In the header of this section, you link to the talk-page for فروردین, with the second-to-last letter being U+06CC ARABIC LETTER FARSI YEH. In that talk-page, you link in turn to the talk-page for فروردين, with the second-to-last letter being U+064A ARABIC LETTER YEH. These two letters seem to be indistinguishable, or nearly so, in the middle of a word, but at the end of a word the former lacks the two dots of the latter, as you can see by inserting a space after each: فروردی ن vs. فروردي ن. (The exact details might depend on your fonts: I'm not sure how well the various fonts reflect the different forms of Arabic letters at their various positions in a word. Since I can't read the script, I've never had occasion to worry about it.)
If you have JavaScript enabled, I recommend using the edit-tools instead of Character Map. Right below the "Save page" button, you should see a drop-down menu; if you choose "Arabic", you'll get a list of links to insert Arabic letters into the edit-box. The Persian-specific letters are well indicated.
RuakhTALK 02:54, 25 June 2009 (UTC)
Right. Until Unicode, there was no difference in initial or medial Arabic and Persian yeh. Arabic also has an undotted yaa’ called alif maqsura, and this was always the letter that Persian used for final and isolated yeh. In Unicode, it was decided to differeniate, and now Arabic has ي and ى, while Persian has only ی, different from either Arabic letter. It’s not unusual for a Persian to use an Arabic keyboard and therefore use the Arabic yehs, so both spellings are found. —Stephen 05:04, 25 June 2009 (UTC)
Thank you very much for the explanation. I might add that for some of the months of the Persian calender pronunciation files do exist but their name at commons contain the Arabic yeh.

Jcwf 13:47, 25 June 2009 (UTC)

Shortcut to Wiktionary:About Serbo-Croatian[edit]

Shouldn't the shortcut to Wiktionary:About Serbo-Croatian be WT:ASH? --Daniel. 08:27, 25 June 2009 (UTC)

Right, corrected. --Ivan Štambuk 12:38, 25 June 2009 (UTC)

Problems with section-linking when using {temp}[edit]

I include this subtitle to allow functioning section-linking to this discussion. My initial post should exemplify this problem.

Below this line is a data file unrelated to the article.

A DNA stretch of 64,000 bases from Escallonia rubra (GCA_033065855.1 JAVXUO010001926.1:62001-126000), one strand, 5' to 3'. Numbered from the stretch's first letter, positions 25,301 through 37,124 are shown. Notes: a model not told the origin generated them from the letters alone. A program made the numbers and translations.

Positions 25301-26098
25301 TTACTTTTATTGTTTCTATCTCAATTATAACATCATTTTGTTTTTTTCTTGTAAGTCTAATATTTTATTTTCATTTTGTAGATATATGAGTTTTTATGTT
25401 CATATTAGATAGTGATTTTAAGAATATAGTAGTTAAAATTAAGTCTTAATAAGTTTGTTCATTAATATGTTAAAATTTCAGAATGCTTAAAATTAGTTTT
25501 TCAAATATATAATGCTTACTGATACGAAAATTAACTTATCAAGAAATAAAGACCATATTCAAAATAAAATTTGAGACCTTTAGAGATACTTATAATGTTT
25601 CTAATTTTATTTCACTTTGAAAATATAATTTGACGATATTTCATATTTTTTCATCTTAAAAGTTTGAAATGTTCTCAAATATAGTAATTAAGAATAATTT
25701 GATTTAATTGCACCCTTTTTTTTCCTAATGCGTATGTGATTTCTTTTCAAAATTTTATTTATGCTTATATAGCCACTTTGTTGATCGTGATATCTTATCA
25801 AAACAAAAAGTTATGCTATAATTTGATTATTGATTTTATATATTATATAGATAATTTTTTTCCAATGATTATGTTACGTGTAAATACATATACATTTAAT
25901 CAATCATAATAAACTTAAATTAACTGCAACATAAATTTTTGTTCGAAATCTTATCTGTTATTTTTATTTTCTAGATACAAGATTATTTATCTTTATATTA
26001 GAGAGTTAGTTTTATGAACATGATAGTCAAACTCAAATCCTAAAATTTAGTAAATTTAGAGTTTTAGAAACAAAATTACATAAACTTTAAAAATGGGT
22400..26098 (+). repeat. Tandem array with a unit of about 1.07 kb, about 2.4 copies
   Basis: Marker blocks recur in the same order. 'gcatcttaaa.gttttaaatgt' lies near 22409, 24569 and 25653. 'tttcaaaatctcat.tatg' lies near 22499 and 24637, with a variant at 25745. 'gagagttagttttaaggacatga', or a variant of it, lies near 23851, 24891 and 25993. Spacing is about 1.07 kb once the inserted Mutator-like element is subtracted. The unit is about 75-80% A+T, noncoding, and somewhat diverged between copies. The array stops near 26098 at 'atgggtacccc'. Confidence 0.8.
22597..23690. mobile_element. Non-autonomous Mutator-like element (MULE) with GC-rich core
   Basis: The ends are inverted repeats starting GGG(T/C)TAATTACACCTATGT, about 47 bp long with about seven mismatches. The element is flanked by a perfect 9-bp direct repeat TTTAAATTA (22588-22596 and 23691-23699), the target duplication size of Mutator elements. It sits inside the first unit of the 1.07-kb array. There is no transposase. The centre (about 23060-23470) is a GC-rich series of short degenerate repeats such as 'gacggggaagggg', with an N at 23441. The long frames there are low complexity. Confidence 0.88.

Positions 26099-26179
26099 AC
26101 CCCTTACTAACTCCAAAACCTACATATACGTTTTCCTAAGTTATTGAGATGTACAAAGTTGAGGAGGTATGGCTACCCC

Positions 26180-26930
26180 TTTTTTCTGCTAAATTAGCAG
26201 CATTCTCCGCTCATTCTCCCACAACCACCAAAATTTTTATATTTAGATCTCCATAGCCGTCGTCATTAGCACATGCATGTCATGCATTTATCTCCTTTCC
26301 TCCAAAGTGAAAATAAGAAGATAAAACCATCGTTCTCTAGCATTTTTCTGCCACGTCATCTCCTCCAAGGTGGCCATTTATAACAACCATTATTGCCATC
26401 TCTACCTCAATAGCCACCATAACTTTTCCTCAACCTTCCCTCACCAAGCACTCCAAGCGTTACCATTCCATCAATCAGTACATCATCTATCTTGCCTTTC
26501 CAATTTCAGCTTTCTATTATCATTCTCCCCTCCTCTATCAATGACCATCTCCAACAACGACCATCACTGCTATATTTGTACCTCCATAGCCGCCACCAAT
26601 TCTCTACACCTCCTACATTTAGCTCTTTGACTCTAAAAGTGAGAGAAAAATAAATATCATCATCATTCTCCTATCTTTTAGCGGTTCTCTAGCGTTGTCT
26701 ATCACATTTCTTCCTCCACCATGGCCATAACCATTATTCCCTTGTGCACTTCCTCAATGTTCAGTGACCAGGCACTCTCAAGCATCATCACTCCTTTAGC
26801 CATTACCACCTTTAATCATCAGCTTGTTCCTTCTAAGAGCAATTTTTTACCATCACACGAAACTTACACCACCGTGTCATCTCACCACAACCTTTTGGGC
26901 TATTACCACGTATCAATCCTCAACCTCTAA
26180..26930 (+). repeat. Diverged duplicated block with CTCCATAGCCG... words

Problems with section-linking when using Template:temp[edit]

When {{temp}} is used in section-header fields, the links produced for section-linking which appear in one’s watchlist (well, in mine, at least) do not take one to the desired section, but rather only to the top of the page (which is a pain for the main fora WT:ID, WT:TR, WT:BP, WT:GP, WT:RFV, WT:RFD, WT:RFC, &c., which are all large pages and require a lot of scrolling otherwise). I noticed that the same problem was caused by other code in the past, but that this functionality problem has since been rectified. Is there any hope that the same can be done for {{temp}}? I presently eschew its use in headers (except in this case, where I use it to exemplify the problem), but it is used by others (e.g., by Michael Z. in the Beer Parlour sections {{chiefly}} > {{mainly}} and {{markedly}} > {{very}}: [1]).  (u):Raifʻhār (t):Doremítzwr﴿ 12:16, 25 June 2009 (UTC)

Seems to be fixed when you clear your cache (ctrl+shift+F5). Conrad.Irwin 20:51, 25 June 2009 (UTC)
Great! Thanks for fixing this persistent problem so quickly.  (u):Raifʻhār (t):Doremítzwr﴿ 21:30, 25 June 2009 (UTC)
Thanks! That's always driven me crazy. BTW, when viewing a diff, the section-link in the edit summary is similarly nonfunctional. That's a bit harder to fix — you'd have to isolate the link and alter its href — but if you're in a fixitive mood, it would be appreciated. :-)   —RuakhTALK 01:26, 26 June 2009 (UTC)
Oh, actually, it’s not yet working perfectly. ATM, section linking is sending me, conversely, to the bottom of the page now. That’s not much of a problem for this discussion or for new discussions, and is an improvement on the old problem, but it still isn’t ideal. Any idea why it’s switched to this new behaviour?  (u):Raifʻhār (t):Doremítzwr﴿ 09:26, 26 June 2009 (UTC)

Another possibility might be to add something like

addOnloadHook(function () {
  if(wgAction != 'edit')
    return;
  if(! /[?&]section=\d/.test(window.location.href))
    return;
  var wpSummary = document.getElementById('wpSummary');
  if(! wpSummary)
    return;
  if(! /^\/\*.*?\/\* $/.test(wpSummary.value))
    return;
  wpSummary.value = wpSummary.value.replace(/\{\{temp(late)?\|/g, '{{');
});

What this does is, if the user is currently editing a numbered section, and the edit-summary looks "fresh" — we don't want to mess with an edit-summary the user has already touched — then it finds all instance of {{temp| or {{template| in the edit summary, and changes them to plain {{. This won't work when the user is creating a new section (and can't be made to work in that case, because the same field serves both as the edit-summary and as the new section header), and it won't work for pre-existing edit summaries; but then, it doesn't have to replace Conrad's code. The two aren't mutually exclusive.

I'll wait a day or so, and if no one objects, I'll make the change.

RuakhTALK 01:27, 29 June 2009 (UTC)